them but at least we can digest them
and shift the truth from the exagger
The Negro Business and Profes
sional Men’s Club met at the Urban
League, Friday, February 7th. The
social committee entertained the
members with a smoker. About twen
ty business men were present.
Plans were laid for the Trade
Week being sponsored by the House
wives League. The plans call for a
mass meeting at Zion Baptist Church
February 19th at which time a pro.
.'iam will be sponsored telling about
various reasons why you should
r. ize Negro business. An army
th.rty speakers will go out to the
. . r' uis churches and make pleas for
•p-TV'rt of the enterprises of our
> The meeting Friday night
v : in Igne a round table discussion
n « ulema r shin This discussion will
led by Mr. J. C. Carey.
New York, Feb.—Negro ball play
ers ought to be given a chance on
he teams in the big leagues accord
ing to Heywood Broun, famous col
umnist for the New York World
Telegram and other Scripps-Howard
newspapers. In his column of Febr
uary 7, Mr. Broun says: “If the bi(g!
leagues ' magnates want color why
don’t they seek it among the semi
professional Negro teams of New
York. Chicago and the other large
[cities of America? I can see no rea
son why Negroes should not come in
to the National and American Leagu
es. If Negroes are eailyd upon to
bear the brunt of competition when
America meets the world in an inter
national meet, it seems a little silly
to say that they cannot participate in
a game between the Chicago White
Sox and the St. Louis Browns.”
Jimmy Powers, of the sport staff
of the New Y’ork Daily News also
took up the cudgels for ^Negro play
ers in the big leagues. The News
had its inquiring reporter to ask six
people Friday were they opposed to
Negro players in the big leagues and
five of them, including one man said
he was born and reared in the south,
said they would like to see Ne^groes
on big league teams.
New York, February—The NAACP
has protested to Charles L. Orn
stein. manager of the Paramount Ho
tel. near the Times Square district,
against the barring of Eugene Beat
ty and Munice Walton, two members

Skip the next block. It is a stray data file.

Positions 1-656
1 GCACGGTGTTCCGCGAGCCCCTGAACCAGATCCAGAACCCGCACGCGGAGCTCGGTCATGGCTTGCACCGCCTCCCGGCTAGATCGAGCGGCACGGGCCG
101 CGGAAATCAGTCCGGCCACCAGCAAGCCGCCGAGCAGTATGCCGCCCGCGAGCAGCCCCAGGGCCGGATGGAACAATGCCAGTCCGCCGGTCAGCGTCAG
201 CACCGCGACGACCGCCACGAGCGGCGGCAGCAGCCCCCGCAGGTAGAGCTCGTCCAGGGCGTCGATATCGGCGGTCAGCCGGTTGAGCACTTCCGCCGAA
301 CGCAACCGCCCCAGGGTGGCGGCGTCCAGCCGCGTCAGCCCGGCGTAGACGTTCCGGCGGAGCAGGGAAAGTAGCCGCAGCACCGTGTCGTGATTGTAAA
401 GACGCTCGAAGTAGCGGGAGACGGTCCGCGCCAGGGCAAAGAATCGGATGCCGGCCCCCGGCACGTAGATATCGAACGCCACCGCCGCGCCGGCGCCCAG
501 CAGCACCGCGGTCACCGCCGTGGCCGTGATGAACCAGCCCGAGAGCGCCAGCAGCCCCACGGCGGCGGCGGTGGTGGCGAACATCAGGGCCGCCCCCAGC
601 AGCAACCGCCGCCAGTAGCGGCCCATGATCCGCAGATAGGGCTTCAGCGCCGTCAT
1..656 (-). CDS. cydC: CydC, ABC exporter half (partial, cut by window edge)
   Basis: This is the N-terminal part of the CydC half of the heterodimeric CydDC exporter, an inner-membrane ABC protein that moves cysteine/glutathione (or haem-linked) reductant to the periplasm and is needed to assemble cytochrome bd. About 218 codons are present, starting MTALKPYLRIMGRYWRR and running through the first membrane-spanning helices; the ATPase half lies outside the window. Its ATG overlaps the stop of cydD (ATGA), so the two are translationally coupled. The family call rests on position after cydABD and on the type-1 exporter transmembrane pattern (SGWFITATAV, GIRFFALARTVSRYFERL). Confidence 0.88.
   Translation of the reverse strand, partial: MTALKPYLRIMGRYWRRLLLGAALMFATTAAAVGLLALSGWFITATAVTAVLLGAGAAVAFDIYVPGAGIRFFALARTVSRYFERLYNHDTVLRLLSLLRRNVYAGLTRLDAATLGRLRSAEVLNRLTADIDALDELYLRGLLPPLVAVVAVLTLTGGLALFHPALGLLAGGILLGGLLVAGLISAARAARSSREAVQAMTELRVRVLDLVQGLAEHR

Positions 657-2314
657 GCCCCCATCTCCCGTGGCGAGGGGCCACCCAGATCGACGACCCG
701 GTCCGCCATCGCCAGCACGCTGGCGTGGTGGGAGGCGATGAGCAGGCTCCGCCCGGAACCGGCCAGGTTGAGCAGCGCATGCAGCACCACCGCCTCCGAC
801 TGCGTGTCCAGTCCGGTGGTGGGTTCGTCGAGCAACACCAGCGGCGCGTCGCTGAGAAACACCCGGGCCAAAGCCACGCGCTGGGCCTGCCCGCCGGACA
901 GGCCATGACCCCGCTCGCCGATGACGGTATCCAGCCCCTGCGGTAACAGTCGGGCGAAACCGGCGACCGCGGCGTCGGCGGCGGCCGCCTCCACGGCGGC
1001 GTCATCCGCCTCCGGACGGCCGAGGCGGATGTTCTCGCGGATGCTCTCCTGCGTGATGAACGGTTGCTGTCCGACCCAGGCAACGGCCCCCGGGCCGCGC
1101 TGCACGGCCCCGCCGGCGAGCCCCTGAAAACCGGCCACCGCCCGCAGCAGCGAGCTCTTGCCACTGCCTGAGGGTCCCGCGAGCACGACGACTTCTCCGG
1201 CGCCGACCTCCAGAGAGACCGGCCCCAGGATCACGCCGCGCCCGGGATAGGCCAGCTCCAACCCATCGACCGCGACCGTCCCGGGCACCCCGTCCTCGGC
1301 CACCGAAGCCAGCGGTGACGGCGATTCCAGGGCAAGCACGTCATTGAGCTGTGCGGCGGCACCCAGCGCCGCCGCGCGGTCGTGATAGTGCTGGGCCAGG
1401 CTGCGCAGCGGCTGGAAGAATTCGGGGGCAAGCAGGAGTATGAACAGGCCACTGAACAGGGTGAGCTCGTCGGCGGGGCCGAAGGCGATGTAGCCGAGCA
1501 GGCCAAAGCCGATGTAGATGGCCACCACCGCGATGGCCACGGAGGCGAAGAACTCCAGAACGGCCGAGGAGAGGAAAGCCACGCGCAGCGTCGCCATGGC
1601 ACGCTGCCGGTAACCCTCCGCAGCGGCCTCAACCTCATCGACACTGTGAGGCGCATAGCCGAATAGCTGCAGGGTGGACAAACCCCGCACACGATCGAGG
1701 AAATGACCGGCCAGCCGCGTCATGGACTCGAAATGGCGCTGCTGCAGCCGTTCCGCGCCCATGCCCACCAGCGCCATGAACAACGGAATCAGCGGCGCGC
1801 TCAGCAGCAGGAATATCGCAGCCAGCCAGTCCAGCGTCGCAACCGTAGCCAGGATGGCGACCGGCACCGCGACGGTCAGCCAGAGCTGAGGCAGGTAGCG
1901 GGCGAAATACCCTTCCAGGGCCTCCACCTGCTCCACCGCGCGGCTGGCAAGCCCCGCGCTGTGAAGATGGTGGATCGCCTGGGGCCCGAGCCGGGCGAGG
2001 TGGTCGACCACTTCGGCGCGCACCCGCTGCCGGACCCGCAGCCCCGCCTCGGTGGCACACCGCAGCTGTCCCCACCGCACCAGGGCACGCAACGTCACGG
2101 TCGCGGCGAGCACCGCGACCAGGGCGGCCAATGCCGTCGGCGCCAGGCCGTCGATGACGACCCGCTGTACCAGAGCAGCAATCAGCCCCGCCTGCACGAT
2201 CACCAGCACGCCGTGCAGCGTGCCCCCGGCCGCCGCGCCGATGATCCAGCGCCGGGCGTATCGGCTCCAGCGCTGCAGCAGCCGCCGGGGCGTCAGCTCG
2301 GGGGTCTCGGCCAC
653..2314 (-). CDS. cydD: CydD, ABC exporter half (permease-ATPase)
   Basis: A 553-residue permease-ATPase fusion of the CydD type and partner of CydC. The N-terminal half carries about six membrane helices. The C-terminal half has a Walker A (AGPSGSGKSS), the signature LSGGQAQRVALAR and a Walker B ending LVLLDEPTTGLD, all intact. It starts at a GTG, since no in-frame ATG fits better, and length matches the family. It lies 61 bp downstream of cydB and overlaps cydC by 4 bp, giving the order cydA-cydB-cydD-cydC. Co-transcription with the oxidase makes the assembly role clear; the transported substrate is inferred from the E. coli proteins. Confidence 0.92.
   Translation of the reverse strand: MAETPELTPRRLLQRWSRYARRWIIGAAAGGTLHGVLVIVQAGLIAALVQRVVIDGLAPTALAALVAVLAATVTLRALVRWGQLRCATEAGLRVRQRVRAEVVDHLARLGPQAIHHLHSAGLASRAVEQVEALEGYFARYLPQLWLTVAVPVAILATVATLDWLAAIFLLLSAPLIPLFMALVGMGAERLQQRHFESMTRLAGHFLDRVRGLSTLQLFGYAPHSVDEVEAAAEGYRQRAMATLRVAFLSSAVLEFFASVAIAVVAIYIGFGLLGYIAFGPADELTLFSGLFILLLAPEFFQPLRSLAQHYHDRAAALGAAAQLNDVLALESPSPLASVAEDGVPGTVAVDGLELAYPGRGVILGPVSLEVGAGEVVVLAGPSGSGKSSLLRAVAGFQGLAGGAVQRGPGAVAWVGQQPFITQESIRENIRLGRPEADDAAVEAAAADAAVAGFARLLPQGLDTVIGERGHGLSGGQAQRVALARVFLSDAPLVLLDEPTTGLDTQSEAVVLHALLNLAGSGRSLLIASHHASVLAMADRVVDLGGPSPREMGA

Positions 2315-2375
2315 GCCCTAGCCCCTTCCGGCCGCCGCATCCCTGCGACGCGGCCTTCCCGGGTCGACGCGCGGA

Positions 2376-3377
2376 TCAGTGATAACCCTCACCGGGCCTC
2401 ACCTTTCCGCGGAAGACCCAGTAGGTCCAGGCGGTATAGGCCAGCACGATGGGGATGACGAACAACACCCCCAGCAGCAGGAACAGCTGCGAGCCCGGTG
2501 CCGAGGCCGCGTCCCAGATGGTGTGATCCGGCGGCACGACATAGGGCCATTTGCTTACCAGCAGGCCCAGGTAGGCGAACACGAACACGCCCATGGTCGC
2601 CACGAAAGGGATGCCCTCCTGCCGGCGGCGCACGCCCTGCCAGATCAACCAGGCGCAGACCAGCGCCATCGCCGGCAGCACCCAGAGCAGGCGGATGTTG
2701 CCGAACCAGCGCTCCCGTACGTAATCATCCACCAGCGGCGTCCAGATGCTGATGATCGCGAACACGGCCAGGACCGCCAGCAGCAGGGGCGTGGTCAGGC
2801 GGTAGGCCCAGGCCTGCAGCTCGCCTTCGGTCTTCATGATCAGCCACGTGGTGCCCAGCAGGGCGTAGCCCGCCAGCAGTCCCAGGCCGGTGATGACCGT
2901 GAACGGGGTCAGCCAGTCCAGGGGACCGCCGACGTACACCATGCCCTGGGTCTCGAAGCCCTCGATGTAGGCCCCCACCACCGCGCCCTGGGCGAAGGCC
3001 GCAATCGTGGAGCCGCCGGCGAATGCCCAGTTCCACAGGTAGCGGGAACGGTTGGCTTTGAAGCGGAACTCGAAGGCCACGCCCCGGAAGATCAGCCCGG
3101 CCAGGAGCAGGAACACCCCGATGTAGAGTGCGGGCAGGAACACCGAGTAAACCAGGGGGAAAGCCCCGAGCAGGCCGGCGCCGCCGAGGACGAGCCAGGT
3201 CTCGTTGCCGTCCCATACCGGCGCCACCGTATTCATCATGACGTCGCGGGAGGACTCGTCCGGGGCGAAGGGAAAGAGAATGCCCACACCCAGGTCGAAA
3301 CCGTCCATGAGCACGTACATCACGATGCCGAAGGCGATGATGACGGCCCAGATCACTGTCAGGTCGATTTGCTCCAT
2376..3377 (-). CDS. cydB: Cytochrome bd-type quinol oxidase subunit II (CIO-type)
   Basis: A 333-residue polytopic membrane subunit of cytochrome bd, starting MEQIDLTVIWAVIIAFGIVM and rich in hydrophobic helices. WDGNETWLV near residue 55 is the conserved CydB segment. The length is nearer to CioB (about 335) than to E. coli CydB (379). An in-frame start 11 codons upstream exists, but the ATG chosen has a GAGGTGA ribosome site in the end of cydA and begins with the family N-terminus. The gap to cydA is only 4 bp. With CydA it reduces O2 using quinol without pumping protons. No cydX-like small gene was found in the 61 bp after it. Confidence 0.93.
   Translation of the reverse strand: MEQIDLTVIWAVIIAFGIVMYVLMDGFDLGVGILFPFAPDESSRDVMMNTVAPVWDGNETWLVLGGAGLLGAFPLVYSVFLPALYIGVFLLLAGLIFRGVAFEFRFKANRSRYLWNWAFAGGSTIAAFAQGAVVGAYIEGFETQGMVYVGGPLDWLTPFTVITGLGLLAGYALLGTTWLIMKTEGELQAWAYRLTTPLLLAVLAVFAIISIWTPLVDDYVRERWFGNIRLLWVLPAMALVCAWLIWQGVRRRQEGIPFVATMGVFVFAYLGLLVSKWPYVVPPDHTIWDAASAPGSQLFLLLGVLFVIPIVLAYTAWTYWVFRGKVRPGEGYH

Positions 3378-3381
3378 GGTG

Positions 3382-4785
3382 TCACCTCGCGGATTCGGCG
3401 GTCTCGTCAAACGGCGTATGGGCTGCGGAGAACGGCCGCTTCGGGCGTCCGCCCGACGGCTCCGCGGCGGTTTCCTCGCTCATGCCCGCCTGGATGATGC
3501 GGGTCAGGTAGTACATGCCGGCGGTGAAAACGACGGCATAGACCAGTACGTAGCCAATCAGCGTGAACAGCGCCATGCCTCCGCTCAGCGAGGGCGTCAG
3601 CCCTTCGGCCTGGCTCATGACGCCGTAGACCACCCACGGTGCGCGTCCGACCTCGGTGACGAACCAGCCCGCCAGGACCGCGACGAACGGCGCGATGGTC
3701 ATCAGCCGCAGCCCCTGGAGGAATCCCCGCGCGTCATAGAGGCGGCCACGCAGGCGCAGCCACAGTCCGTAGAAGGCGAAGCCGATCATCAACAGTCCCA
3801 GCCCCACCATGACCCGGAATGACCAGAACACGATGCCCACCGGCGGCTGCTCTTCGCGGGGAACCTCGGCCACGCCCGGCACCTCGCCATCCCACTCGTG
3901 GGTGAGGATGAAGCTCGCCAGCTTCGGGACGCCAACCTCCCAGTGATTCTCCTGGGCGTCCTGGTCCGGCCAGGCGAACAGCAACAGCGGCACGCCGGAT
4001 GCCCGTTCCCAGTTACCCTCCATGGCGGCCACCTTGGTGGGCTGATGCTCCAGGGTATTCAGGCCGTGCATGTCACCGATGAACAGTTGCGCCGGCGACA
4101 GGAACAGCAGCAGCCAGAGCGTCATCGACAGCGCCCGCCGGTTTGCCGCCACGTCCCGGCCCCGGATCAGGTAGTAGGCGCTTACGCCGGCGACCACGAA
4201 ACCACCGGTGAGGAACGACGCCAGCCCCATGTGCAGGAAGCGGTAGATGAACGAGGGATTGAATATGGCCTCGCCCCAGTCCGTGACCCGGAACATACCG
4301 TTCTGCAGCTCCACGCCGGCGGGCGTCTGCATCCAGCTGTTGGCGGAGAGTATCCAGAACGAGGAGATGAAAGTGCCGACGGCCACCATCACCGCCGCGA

rf the Michigan Normal College track
team which competed here February
4, in the Millrose games. The hotel
not only refused the men rooms,
but ordered them to cease visiting in
the rooms of their white teammates
and to leave the hotel by the freight
elevator and the back door. The nec
essity of the athletes returning
promptly to Michigan prevented a
suit being brought against the hotel
■ under the Nw York civil rights act.
Mrs. Anna Jones of 2107 Ohio St.,
announces the secret marriage ef her
daughter, Constance B. Singleton to
Atty. John Adams, Jr.
Miss Singleton and Atty. Adams
were married on the 3rd day of Sept
ember 1931. during the noon hour by
Rev. Charles Bready of the First
Methodist Church at his home, 104
North 31st Avenue. The only per-,
sons present were Rev. Bready, his
wife and son and the bride and
New Yrk, Feb.—The proposal of
Solicitor W. Gist Finley of York, S.
C„ to exhibit the dead body of Will
Sanders, 16. on the court house steps
after the boy is hanged, March 3,
was branded ‘Middle Age Barbarism’
by the National Association for the
Advancement of Colored People in a
sharp telegram of protest Sent today
to Governor Ibra C. Blackwood of
South Carolina.
The association has asked attorneys
n South Carolina to examine the case
Sami rs to see if there are not still
some legal steps which can be- taken
:n bis behalf. He is said to have eon
r' 'il,to murderirg a white woman.
The t; legram to Governor Blackwood
• - signed fay Walter White, secre.
:'ary*of the Association and stated:
“The National Association for the